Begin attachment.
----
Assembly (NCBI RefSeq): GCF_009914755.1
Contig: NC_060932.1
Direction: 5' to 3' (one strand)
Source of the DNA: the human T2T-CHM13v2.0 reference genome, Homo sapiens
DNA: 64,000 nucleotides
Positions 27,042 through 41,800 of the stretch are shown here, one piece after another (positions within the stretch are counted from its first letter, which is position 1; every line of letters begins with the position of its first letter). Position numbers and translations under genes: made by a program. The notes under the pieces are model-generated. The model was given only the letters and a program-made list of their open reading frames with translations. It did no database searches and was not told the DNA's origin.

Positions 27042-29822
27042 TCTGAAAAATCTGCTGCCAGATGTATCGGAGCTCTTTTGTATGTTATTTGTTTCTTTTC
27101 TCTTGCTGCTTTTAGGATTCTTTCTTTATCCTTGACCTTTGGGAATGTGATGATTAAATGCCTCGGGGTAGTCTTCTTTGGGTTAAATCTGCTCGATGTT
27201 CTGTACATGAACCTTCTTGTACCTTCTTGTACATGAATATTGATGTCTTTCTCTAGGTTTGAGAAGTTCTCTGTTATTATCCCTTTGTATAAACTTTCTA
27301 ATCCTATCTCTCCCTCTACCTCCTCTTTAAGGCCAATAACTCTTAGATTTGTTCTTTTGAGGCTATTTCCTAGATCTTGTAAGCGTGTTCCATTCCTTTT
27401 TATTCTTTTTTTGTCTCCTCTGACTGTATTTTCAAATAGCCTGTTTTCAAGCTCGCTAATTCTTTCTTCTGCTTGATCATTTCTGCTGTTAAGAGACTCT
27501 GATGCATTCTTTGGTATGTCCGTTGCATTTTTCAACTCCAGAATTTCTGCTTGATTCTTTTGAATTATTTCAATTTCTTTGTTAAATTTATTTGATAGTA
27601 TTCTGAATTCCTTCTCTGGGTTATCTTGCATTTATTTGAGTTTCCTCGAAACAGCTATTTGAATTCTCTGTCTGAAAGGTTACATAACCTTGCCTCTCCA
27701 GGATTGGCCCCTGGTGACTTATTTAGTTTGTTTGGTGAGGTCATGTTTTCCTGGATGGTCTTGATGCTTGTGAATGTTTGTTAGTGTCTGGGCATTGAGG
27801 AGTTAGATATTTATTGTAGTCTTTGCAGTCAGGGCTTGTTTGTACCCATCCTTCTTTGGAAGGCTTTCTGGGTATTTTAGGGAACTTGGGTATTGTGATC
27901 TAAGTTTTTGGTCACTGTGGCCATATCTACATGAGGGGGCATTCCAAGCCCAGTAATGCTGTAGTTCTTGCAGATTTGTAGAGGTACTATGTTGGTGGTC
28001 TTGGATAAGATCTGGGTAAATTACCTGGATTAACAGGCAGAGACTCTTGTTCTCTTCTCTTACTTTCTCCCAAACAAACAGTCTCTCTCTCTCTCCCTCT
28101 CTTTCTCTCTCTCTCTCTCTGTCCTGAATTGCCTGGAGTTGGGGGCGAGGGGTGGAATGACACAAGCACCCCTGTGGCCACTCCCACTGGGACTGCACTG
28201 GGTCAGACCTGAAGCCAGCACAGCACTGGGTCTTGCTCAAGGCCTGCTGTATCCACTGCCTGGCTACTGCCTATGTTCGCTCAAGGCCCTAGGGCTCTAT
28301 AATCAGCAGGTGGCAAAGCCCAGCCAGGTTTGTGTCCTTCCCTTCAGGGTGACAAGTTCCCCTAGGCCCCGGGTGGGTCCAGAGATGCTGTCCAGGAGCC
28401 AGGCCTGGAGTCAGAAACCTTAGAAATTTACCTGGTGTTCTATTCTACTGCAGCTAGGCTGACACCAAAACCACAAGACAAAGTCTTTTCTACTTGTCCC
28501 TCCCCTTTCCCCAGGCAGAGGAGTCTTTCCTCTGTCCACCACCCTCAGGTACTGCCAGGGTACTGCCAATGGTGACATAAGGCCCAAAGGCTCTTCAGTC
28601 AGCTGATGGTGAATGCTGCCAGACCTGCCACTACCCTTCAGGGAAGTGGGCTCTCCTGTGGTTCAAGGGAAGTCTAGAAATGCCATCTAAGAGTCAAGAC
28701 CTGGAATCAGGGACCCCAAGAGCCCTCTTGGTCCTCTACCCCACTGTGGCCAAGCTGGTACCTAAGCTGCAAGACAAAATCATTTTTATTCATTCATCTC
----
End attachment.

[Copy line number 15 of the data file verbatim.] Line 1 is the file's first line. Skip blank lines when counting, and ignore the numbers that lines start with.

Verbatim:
27701 GGATTGGCCCCTGGTGACTTATTTAGTTTGTTTGGTGAGGTCATGTTTTCCTGGATGGTCTTGATGCTTGTGAATGTTTGTTAGTGTCTGGGCATTGAGG